Teetaimed: The Original Estonian Hot Drink

If you order tea in an Estonian café, you can expect a wide variety of herbal drinks, though not necessarily what we usually call tea. Influenced by Russian culture, the social division between Estonian tea vs herbal infusion drinkers has left traces to this day.

Cup of herbal tea and an assortment of ingredients, herbs, fruits and flowers
Photo: StockFood / Addictive Stock

It is safe to say that in Central Europe, cultural divisions are at least as important as political ones. Take alcohol: the beer, wine, and vodka regions of Europe remain a strong stereotype, though they don’t entirely hold up when challenged by a data-driven approach. Or take the long-term political consequences of using Latin and Cyrillic scripts in some countries.

Teetaimed: beyond boundaries

And there is at least one more boundary one must have in mind when drawing the borders: tea and coffee-drinking cultures. With a strong coffee-drinking Turkish presence in the Balkans, the introduction of coffee culture to Europe through Vienna, and efforts among some nations to bring some West to the Central European culture (via Starbucks), the black drink is holding firm. But, with Russian imperial advocacy and perhaps the communist market preference, there are also firm tea drinkers.

And Estonia is even more fun in this aspect. Not only is it a tea-drinking country, but it also has an internal division. Proper tea, the black brew from Camellia sinensis, or tea plant, is widespread, though somewhat elitist. And then, there’s a tradition of teetaimed, herbal “teas” brewed from local herbs.

Rooted in tea culture, Estonia is on the tea side of té/cha division. That hints that the drink was introduced through Western trade and not by Russians, who call tea “chai.” And in fact, tea appeared in Estonia in the 17th century, far before current Baltic countries came to be a part of the Russian Empire. Being a novelty, it was considered a medicinal herb and sold in pharmacies. But soon, the custom took off, and by the end of the 18th century, it was already popular among the socioeconomic elite. And by the end of the next – all classes started to drink it.

Yet, the class division was strong in Estonia, strengthened by ethnic aspects – as the local elite was of German origin, and local folk was turned to peasants. This enforced differences in lifestyle, which boiled down to eating, drinking, and living. The village relied heavily on local food production, including herb foraging on local pastures. Ethnobotanists note that over 500 herbs were in use among people from the late 19th century onward.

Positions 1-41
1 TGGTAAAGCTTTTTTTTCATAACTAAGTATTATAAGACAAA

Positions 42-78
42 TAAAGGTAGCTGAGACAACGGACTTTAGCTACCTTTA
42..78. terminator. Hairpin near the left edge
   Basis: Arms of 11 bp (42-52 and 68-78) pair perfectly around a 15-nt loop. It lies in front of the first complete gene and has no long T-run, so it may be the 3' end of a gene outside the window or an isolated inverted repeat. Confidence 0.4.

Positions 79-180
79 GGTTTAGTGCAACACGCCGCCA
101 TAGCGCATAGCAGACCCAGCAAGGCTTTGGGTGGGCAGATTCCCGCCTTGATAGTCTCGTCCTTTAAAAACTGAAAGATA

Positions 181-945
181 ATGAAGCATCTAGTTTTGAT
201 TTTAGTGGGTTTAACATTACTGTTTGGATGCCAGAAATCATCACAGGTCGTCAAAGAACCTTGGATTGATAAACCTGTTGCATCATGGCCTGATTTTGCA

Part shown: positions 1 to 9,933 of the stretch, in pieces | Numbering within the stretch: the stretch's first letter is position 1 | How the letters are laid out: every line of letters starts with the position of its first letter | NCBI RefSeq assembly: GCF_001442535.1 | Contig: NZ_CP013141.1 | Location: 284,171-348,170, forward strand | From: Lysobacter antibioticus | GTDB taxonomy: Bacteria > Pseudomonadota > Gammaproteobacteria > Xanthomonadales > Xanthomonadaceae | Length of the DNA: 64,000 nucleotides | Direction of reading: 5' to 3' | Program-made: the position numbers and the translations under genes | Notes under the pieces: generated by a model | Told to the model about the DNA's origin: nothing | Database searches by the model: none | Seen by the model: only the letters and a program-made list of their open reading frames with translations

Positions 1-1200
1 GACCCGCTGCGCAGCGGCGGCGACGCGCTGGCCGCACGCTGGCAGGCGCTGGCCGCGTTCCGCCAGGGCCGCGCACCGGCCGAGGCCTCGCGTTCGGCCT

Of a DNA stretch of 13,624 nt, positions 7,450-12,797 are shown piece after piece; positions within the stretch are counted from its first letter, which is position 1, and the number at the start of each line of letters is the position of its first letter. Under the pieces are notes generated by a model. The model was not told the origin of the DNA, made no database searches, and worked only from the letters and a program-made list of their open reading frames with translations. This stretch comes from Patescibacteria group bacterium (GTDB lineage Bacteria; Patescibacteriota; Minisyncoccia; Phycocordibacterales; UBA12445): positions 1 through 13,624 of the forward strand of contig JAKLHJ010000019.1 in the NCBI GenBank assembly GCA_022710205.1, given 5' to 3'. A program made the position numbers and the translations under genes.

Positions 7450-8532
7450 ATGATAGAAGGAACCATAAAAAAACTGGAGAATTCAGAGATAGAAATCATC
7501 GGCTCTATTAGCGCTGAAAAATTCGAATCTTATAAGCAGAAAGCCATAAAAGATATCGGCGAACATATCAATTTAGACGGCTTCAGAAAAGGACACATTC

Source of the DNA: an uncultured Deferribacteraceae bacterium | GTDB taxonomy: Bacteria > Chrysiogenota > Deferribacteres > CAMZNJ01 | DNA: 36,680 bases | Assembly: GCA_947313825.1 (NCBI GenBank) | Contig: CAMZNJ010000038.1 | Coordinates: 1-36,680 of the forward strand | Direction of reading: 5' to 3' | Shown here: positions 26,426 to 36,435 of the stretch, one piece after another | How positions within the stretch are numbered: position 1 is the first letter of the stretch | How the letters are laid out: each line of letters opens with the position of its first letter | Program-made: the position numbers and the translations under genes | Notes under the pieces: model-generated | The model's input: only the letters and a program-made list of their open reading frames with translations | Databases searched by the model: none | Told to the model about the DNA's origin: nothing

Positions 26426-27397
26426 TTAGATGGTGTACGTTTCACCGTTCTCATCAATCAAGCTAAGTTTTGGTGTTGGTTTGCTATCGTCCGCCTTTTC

Make sure it’s a tea

Hence, if you talk about tea to an Estonian, expect term confusion, as they could be thinking about any herbal brew available and not specifically tea plant brew (*though the term rohutee is used if someone cares about avoiding confusion). And the category of those tea-herbs, known in Estonia as teetaimed, is vast, from chamomile to cherry leaves, to caraway, to tilia.

This usage of herbs is not unique to Estonia, but then again, it’s not that popular, as Russian herbals don’t mention it. Only proper tea was present in Russia, and being very expensive, it remained an aristocratic drink. As this also extends to Estonia, influenced by Russian presence in 19 century, the distinction between proper tea (highbrow) and herbal teetaimed (lowbrow) was affirmed.

Tea drinking in Estonia is holding strong. Currently, young people with little herbal knowledge are looking to restore the teetaimed tradition. And tea culture proliferates, with Samovar Museum in Varnja and a recent temporary exhibition on tea in Varna museum only stating the obvious.

Przemysław Bociąga

is a Polish journalist and essayist based in Warsaw. An anthropologist and art historian by education, he specializes in combining cultural phenomena with compelling narrative. He has authored and co-authored several books covering lifestyle and history. The most recent of them is “Impeccable. The biography of masculine image”. He has contributed to many leading magazines, both in print and online, and teaches cultural anthropology to college students.

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